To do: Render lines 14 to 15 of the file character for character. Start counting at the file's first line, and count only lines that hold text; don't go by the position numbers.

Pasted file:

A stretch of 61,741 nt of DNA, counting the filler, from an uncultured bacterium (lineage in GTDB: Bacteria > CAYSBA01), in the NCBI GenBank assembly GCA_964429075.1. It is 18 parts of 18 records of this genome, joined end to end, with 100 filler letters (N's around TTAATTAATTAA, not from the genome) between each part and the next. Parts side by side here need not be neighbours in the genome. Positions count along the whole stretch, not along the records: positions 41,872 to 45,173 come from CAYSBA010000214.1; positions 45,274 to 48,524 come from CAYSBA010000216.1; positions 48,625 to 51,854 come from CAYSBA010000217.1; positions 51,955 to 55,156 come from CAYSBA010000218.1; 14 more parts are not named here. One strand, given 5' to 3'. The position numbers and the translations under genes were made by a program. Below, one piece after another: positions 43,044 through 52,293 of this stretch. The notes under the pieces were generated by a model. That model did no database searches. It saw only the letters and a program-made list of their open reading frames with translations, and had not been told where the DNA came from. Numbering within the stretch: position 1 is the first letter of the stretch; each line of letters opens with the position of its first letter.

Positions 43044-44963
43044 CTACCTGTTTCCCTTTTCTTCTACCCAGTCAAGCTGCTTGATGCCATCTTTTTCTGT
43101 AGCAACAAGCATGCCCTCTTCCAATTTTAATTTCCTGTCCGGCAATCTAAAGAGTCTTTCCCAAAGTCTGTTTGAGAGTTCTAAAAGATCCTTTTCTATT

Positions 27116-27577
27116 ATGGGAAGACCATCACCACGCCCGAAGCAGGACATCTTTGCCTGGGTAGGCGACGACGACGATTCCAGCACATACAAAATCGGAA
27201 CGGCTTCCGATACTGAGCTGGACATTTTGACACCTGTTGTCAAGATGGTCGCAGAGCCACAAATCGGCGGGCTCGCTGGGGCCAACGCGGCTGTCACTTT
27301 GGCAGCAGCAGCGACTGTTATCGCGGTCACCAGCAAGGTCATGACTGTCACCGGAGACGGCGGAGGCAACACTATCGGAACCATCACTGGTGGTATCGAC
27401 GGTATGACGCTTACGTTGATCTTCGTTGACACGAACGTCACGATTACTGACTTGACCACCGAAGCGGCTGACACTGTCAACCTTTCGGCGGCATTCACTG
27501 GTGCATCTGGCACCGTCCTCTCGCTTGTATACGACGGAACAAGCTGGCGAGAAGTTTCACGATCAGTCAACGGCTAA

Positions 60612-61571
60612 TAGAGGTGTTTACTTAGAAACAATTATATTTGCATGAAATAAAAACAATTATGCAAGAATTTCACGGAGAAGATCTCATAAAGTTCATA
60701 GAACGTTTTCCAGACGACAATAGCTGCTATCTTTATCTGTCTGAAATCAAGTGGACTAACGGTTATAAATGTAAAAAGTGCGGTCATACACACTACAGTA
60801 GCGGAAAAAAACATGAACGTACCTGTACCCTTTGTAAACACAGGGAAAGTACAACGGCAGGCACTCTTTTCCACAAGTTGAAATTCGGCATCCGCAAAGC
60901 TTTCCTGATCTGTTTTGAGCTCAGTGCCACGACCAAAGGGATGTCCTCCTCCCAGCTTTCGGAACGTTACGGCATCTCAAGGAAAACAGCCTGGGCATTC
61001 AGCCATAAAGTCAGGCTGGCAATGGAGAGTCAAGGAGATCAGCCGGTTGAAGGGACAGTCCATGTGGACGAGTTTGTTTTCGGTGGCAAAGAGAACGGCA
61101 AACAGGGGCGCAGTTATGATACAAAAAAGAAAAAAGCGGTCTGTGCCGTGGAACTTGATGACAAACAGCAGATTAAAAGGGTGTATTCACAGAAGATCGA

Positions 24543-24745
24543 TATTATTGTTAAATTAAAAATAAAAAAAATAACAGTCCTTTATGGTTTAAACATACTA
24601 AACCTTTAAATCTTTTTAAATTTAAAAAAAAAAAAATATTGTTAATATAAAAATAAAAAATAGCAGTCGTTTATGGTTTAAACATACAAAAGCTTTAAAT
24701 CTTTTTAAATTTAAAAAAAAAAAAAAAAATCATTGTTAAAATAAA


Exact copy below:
60801 GCGGAAAAAAACATGAACGTACCTGTACCCTTTGTAAACACAGGGAAAGTACAACGGCAGGCACTCTTTTCCACAAGTTGAAATTCGGCATCCGCAAAGC
60901 TTTCCTGATCTGTTTTGAGCTCAGTGCCACGACCAAAGGGATGTCCTCCTCCCAGCTTTCGGAACGTTACGGCATCTCAAGGAAAACAGCCTGGGCATTC